Getting Your Finances Sorted In Your Thirties

Anthony Bell

Finance Expert

You’ve been busy, you have a great life, and then you realise you haven’t even thought about planning your finances beyond your next pay. 

Don’t fret, with good advice, it’s never too late to improve your wealth position.  The longer you procrastinate though, the ability to make a real difference is reduced.


For the average thirty-something, there are still 25 – 35 years ahead in the workforce. This is plenty of time to build wealth and ride out the market peaks and troughs that on average occur every 7 years.  The sooner you have a plan and act on the plan, the more likely you are to achieve your goals.   

Financial circumstances vary greatly between individuals and generalisations can be dangerous. Some of the most common questions financial experts get asked are:

How do I best reduce my mortgage?

Should I put more into super or pay down the mortgage?

How do I build wealth for the kids education?

How do I maximise my career/new business opportunities?

What if I get sick and can’t pay the mortgage? Should I consider income protection insurance?

What if I die, will the family be ok financially? Do I need life insurance and have I got an up to date will in place?

How do I protect what assets I have and are my affairs structured correctly?

My parents are getting older, what will happen when they are no longer self sufficient?

How do I best manage my cash flow?

How do I  financially recover from divorce?

Answers to these types of questions are complex and a  reputable financial planner is a must to develop a plan that takes into account your personal circumstances and your goals.  This must be your first priority.  It is very tempting to rush ahead and make decisions, but any decisions you take must be a deliberate part of a broader plan.

Note too that your plan that can, and no doubt, will change over time.  It is not a ‘set and forget’ document that sits in a bottom draw, it must be revisited regularly as your circumstances change, no less than twice a year.

There’s a very good reason businesses develop budgets and strategic plans.  The mere process of preparing them makes the stakeholders think about what the future looks like for the business and it’s SWOT (strengths, weaknesses, opportunities and threats).  The same thinking applies just as much to individuals.

Start by taking a realistic snapshot of you and where relevant, your partners assets and liabilities.  The key is to be realistic not optimistic or pessimistic.  Do the same for your sources of income and your living expenses.

This snapshot forms the basis for a budget that you can then massage for the ‘what ifs’ that might arise.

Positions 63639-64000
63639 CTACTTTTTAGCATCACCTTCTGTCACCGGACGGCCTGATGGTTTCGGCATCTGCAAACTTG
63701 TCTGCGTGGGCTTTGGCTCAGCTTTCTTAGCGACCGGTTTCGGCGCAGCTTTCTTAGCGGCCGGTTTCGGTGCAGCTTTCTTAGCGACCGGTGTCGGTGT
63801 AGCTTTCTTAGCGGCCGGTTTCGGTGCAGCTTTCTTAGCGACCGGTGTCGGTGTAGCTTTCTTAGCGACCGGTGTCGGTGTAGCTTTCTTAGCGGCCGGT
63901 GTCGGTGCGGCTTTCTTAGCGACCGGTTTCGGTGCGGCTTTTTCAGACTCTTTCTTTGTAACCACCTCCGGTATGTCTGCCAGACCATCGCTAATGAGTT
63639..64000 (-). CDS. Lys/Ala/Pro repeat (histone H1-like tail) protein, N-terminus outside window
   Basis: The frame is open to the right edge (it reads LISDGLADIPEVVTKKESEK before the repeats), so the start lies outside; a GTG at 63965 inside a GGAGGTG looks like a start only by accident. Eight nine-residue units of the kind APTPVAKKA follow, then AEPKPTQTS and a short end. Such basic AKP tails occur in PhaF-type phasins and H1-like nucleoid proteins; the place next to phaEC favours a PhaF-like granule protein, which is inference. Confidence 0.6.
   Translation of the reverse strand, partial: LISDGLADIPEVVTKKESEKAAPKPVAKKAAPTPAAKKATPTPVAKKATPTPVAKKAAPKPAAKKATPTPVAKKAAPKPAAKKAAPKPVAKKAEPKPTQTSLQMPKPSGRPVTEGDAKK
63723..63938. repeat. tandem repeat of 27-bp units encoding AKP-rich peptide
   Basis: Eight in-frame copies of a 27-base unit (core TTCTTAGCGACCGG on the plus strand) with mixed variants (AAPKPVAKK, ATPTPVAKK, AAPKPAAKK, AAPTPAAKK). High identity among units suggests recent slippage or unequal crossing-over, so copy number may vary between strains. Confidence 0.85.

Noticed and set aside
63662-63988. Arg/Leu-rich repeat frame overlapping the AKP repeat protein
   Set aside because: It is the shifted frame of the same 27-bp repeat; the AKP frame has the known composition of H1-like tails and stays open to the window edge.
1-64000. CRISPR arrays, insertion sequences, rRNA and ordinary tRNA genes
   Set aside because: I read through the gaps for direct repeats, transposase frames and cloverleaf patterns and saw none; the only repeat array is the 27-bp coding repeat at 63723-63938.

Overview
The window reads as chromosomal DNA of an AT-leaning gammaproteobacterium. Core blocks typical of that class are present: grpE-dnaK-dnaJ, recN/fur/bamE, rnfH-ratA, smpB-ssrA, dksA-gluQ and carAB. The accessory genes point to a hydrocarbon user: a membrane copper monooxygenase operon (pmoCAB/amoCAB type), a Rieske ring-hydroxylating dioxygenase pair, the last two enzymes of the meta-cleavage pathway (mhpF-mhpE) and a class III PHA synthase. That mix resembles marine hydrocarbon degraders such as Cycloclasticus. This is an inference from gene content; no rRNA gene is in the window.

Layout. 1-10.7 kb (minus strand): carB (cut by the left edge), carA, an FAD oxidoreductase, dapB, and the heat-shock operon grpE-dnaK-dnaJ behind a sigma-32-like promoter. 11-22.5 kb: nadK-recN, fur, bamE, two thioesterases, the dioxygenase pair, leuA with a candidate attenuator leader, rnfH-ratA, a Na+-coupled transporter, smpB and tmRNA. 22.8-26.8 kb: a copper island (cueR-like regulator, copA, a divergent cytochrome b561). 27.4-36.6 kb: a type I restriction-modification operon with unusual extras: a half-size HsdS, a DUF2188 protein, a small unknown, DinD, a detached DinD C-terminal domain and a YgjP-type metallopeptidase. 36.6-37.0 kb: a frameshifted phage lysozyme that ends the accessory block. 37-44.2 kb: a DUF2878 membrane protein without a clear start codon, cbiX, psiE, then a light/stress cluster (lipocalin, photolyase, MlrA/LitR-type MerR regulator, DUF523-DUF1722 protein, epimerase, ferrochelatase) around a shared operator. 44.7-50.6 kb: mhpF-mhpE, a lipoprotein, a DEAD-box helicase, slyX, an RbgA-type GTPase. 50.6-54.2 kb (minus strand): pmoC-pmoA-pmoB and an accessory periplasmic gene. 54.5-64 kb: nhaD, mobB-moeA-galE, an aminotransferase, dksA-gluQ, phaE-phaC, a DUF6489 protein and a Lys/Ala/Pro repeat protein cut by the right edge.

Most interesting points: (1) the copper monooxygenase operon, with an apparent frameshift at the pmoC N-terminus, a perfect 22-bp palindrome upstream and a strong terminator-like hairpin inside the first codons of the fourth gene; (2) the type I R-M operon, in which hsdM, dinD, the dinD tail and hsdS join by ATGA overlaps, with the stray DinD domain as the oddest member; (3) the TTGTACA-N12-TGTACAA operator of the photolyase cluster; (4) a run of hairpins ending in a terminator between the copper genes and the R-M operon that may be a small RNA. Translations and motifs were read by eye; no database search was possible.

Now, think as best you can about what your life goals. Look at the short, medium, and long term and consider what financial liabilities might arise that have to be factored in. 

This can be a bit daunting to do and your financial planner can guide you.  Remember though they can’t be your planner’s goals, they must be yours.  Your planner’s role is to prompt you to think about the typical things that you should consider.

As part of the plan you develop, do think about paying off debts that are not in relation to wealth building assets. The best example of this is high interest credit card debt.  Debt consolidation where you consolidate your debts into one lower interest product might be an option to consider.

Given the low interest rate environment prevailing at the moment, it is not such a simple answer any more to pay down your mortgage before investing in super.  This might still be right choice but consider it with your professional advisor.

I am a fan of investing in property but whilst talk of a property crash is probably overstated, it is more likely than not that there will at least be a softening in the growth rates we have seen in the Sydney market.  

Negative gearing property can be a great wealth building strategy but you must be able to afford any after tax net cash flow shortfall from the property and even if you can, it will still be an unsatisfactory investment unless your capital gain ultimately covers the cumulative net cash shortfalls you have experienced over time and makes a return of at least 6% p.a. above these shortfalls.

This is where it is important to obtain professional help. If you need medical help you see a doctor, the same thinking really should apply to your finances.

For professional assistance visit:

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